Help us do more good work like this in the future — Donate to GrassRoots Law Project:
3. Electing Leaders
We forced the Biden administration to put civil rights leaders in the Department of Justice.
After Grassroots Law’s advocacy push and meetings with the Biden-Harris transition team, Kristen Clarke and Vanita Gupta were confirmed and will have the power to advocate for civil rights from inside the DOJ.
Our political arm helped elect 27 compassionate leaders into key local offices across the country.
Grassroots Law PAC helped elect 12 leaders in 2020 and has already helped elect 15 more leaders in 2021 in Los Angeles, Chattanooga, St. Louis, San Antonio, Pittsburgh, Harrisburg, Buffalo, Albany, and Rochester. Now these mayors, city council members, and state representatives can use their power to implement real solutions to police violence.
We defended our elected allies against attacks from corrupt conservatives and police.
We stopped racist attacks against DA Kim Gardner and are currently helping to defend even more DA’s from those who are threatened by our movement to transform policing and incarceration.
We blocked dangerous players from getting into justice-focused positions of power.
Together we successfully advocated against the California Attorney General appointment of Adam Schiff. Thankfully, Rob Bonta is the new AG and will investigate Sean Monterrosa’s case.
Our political arm dealt a major blow to one of the largest police unions in America – the Fraternal Order of Police.
The Philidelphia police union mobilized a major campaign to replace progressive DA Larry Krasner with their puppet prosecutor, but together, we defeated them.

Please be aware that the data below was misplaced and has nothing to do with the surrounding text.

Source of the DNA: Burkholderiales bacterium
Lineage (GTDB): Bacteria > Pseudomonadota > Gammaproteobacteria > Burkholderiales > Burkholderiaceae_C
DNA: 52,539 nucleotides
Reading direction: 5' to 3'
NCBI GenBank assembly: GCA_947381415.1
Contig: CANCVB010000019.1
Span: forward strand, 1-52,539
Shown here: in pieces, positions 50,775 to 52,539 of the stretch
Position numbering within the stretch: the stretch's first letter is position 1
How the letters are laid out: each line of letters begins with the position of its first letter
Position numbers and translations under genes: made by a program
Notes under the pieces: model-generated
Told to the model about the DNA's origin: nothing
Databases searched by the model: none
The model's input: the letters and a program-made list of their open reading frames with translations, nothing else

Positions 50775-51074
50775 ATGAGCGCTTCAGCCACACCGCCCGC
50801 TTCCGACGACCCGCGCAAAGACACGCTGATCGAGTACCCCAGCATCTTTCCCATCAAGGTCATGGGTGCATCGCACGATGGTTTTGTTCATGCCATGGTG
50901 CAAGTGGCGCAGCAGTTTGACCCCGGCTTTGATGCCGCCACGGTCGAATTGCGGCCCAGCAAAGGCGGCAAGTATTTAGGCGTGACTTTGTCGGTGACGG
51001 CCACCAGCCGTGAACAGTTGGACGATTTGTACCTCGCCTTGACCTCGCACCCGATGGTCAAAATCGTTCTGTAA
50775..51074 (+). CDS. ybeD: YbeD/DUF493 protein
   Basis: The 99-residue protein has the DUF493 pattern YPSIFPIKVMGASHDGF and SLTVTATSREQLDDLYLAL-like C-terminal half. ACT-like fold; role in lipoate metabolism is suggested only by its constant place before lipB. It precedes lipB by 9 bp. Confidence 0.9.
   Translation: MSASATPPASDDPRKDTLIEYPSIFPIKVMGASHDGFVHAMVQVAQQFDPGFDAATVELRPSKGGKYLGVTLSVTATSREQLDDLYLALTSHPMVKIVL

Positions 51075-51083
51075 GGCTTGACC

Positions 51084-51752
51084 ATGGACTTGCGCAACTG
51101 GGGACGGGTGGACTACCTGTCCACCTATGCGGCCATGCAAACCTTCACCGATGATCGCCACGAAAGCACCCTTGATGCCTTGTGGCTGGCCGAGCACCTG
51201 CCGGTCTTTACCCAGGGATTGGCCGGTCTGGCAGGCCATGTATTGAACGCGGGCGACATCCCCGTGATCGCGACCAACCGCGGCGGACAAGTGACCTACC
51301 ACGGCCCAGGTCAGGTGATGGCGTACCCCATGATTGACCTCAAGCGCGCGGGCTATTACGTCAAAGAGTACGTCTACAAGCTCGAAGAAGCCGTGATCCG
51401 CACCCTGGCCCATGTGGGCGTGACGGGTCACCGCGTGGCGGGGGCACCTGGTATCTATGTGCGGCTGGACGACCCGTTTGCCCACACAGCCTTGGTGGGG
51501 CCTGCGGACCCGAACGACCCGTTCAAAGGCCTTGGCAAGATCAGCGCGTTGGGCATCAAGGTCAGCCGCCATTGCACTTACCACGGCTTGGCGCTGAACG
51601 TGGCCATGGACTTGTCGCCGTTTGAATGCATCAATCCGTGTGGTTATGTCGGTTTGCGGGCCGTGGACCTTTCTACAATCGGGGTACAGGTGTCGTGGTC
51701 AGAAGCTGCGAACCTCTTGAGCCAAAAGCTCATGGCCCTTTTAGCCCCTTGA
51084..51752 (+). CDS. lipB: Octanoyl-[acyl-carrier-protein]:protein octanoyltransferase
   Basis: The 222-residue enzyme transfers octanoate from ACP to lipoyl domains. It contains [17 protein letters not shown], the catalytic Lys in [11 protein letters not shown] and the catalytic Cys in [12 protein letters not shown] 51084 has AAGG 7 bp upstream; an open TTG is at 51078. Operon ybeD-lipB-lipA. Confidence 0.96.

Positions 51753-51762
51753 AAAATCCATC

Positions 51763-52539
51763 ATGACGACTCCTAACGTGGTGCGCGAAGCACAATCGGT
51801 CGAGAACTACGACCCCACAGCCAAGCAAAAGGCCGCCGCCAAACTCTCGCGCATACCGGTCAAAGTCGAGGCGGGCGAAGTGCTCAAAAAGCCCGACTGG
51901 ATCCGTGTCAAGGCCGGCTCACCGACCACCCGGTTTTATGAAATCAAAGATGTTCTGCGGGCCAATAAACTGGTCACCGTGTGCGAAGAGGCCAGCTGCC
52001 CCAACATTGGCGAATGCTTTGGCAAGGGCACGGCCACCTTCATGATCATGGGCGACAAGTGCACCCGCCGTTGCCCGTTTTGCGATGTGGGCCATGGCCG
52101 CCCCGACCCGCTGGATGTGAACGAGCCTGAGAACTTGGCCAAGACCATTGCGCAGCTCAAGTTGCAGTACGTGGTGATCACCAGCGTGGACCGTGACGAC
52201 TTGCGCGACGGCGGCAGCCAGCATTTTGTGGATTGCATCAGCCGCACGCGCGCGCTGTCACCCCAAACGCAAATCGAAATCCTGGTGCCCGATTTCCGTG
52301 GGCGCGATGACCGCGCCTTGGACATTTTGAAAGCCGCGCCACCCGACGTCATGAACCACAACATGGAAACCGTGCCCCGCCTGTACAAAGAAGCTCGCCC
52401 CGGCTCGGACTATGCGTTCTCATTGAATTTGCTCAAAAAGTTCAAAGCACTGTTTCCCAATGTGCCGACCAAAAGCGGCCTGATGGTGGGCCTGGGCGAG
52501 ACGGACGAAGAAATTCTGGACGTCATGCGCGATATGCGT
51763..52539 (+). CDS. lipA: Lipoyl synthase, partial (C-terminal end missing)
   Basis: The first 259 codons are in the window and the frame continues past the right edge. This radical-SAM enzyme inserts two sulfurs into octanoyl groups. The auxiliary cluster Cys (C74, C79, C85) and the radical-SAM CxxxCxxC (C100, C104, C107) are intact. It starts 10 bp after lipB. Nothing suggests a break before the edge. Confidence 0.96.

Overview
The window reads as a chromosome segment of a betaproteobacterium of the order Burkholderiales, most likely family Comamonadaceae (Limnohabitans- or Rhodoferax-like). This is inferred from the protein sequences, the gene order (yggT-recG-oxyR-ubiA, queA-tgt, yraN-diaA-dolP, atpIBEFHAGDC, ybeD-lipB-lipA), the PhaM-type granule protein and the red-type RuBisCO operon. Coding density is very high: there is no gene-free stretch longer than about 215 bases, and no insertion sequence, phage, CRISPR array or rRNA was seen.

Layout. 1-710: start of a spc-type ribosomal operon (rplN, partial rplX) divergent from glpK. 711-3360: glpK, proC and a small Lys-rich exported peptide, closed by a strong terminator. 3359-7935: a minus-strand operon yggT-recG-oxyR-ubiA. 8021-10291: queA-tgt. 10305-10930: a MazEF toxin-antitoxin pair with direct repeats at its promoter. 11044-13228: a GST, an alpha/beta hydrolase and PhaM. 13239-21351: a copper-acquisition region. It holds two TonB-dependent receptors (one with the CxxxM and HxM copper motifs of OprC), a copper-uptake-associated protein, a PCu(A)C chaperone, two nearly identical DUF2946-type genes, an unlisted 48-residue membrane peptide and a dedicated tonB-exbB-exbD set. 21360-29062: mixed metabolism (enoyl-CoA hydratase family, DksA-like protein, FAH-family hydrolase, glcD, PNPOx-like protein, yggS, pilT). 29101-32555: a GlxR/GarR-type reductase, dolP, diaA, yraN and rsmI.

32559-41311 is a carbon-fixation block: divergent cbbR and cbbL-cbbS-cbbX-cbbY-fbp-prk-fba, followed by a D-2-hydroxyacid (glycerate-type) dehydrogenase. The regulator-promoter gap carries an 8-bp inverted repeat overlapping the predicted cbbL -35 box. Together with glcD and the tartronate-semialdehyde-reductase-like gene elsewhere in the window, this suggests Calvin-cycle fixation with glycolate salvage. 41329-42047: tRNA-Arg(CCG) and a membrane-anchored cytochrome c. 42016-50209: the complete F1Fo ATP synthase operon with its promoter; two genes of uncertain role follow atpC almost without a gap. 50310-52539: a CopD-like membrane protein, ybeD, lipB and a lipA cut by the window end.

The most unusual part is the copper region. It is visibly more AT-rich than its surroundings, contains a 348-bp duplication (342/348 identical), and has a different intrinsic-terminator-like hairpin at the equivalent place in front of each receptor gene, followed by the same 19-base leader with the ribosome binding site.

4. Gifts & Support
We helped incarcerated people re-enter society.
Together, we helped raise $170,000 for Michael Thompson to buy a house and begin his life as a free man. Then we raised funds to support Guy Frank after he spent 20 years incarcerated just for stealing two shirts.
We helped impacted families pay for funerals and other expenses after losing loved ones.
We paid funeral expenses for Joshua ‘Josh’ Cooper and Andy Retic and helped raise funds for Marvin Scott’s funeral. We paid expenses for Oscar Grant’s case to receive a full autopsy review by renowned doctor and forensic pathologist Bennet Omalu. We also raised funds to send Jemel Roberson’s family on vacation and for a mural in his honor in Chicago.
We supported allied organizations in the movement.
We began monthly donations to Until Freedom, founded by Tamika Mallory, as well as Sisters of the Movement, founded by the sisters of Botham Jean, Atatiana Jefferson, Terence Crutcher, and Shantel Davis. We also contributed to the Atatiana Project.
We paid for legal services to fight back against injustice.
We were able to give the Louisiana NAACP funds to work on Quawan Bobby Charles’ case. We also paid $400,000 in legal services to fight unjust sentences.
We laid the foundations for Truth, Justice & Reconciliation Commissions.
We are currently partnering with the DA’s of San Francisco, Philadelphia, and Boston to establish TJRCs to process and address the injustices of police violence and mass incarceration that to date have not been given the time, attention, and dignity that they deserve. So far, we’ve given $150,000 to the San Francisco TJRC as they get off the ground.